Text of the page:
A customer stands in a pasta aisle, carefully reading the label on a bottle of Classico’s Tomato and Basil sauce. They place it back on the shelf, shuffle over two steps, and repeat the process with the store's private-label equivalent.
For U.S. grocers, that’s likely a familiar story. Just over 75 per cent of U.S. shoppers regularly compare private-label and name-brand products, according to a recently-released study by Integer Group. For women, that number jumps to 90 per cent.
So which has the edge: store brands or brand names? While brand names remain popular in several categories, overall, their appeal seems to be fading.
The reason for this shift is the recession, reports Time Magazine. As wallets grew lighter, consumers discovered one of the simplest ways to trim grocery bills was to switch to private labels. They also learned a lower price doesn’t necessarily mean a lower quality product.
Time also writes that consumers have been impressed with no-name brands in blind taste tests. And they are hip to the fact that many store brands actually contain much of the same ingredients as their more expensive cousins, and are sometimes made by the same companies that manufacture brand name goods.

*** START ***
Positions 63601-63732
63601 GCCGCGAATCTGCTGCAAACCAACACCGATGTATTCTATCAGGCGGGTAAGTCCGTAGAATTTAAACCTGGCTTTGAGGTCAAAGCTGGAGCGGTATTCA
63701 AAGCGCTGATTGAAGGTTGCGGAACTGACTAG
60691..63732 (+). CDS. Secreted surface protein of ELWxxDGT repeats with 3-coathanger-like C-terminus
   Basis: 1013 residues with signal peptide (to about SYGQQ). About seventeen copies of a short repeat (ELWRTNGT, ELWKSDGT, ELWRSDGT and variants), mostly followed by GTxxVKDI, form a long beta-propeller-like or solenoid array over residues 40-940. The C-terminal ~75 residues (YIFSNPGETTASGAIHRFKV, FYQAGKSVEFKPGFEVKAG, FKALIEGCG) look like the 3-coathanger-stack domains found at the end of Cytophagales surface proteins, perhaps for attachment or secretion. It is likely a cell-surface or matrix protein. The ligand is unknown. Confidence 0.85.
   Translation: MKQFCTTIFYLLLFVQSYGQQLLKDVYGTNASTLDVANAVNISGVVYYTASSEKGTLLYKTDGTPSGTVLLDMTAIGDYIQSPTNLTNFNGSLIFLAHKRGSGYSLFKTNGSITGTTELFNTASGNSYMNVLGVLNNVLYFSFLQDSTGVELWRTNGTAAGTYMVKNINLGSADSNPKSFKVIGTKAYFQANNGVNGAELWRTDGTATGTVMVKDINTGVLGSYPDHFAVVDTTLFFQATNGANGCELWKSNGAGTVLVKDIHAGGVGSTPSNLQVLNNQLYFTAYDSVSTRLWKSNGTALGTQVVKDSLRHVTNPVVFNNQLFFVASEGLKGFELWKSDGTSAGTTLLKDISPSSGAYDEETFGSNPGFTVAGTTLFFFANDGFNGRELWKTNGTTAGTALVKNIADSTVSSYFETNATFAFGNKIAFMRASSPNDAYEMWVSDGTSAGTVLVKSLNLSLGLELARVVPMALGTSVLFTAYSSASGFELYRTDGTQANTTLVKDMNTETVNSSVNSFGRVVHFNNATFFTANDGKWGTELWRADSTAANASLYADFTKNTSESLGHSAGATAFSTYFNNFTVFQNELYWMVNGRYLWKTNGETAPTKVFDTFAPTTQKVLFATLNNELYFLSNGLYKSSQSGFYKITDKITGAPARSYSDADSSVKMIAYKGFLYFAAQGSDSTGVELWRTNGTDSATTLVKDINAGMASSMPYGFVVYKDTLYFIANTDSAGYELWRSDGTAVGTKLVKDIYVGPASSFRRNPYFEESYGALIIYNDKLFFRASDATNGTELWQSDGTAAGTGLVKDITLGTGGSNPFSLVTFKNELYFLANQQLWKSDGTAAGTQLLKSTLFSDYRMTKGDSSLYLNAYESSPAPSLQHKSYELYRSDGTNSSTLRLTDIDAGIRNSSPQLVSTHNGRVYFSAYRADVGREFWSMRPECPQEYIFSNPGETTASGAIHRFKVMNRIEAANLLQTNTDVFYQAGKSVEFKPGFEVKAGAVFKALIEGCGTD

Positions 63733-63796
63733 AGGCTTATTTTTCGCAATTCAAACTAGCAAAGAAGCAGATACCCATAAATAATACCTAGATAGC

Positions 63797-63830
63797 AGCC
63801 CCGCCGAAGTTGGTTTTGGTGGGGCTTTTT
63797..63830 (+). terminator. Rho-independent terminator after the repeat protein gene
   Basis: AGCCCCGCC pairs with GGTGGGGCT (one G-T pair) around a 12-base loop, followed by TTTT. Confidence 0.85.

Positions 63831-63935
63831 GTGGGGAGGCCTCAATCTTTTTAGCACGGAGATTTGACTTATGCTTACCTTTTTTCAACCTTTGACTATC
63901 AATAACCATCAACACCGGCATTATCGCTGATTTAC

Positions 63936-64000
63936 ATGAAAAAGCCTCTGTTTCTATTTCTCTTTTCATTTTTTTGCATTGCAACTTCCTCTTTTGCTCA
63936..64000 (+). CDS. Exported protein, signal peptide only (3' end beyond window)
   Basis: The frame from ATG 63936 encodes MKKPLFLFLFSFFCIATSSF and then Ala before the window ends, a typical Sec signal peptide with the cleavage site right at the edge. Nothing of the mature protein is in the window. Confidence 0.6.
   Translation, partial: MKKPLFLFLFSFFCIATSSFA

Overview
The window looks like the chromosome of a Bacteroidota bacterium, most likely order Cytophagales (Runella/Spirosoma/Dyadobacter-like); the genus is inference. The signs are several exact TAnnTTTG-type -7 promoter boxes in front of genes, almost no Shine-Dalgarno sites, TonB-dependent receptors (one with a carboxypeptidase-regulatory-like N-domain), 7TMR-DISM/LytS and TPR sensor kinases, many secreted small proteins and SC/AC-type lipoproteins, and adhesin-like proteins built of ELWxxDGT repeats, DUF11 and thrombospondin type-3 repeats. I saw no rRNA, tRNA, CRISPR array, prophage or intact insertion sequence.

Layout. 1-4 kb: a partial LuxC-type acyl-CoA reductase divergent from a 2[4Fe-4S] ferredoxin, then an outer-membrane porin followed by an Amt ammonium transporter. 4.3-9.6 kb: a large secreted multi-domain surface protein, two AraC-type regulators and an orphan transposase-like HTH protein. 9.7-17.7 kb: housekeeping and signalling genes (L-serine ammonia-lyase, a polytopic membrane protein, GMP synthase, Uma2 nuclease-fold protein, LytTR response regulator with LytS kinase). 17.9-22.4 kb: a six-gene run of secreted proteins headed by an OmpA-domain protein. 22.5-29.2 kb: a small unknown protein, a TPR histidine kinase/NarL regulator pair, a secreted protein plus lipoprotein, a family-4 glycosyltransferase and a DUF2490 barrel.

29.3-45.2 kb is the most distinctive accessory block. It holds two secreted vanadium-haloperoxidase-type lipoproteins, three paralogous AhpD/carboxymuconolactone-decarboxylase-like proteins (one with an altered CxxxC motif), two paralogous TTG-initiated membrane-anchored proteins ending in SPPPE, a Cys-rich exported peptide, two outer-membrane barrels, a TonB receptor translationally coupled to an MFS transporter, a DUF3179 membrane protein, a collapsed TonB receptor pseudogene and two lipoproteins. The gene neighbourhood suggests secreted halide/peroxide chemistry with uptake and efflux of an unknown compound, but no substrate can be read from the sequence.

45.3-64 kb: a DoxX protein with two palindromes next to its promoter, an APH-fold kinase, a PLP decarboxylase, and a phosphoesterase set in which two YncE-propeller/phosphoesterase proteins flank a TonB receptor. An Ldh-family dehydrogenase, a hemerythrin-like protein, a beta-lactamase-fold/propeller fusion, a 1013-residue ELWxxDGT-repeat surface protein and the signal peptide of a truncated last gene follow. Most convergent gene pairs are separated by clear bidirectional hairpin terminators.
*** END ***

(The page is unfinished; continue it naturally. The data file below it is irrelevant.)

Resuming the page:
Grocers, for there part, are pushing generic products. Store-brand sales are often more profitable than national brands, so retailers are working hard to bring these products to market.
Here are some highlights from the “Private Label” report:
1) 44 per cent of men are happy to use generic health and beauty products while almost three quarters of women prefer band name alternatives.
2) Only 26 per cent of shoppers prefer brand milk and medicine over private label. In fact, some 68 per cent say they actually spring for store brand over-the-counter medication.
3) Coupons and sales help name brand products. “Of those who stick with name brands, 45% say they do so at least partly because they can find coupons for their brands (up from 35% in 2010), and 41% say their brand is often on sale (up from 36% two years ago),” with Time.
4) The biggest takeaway of all: today, 64 per cent of consumers agree with the statement 'Brand names are not better quality.' That's up from 57 per cent in 2010.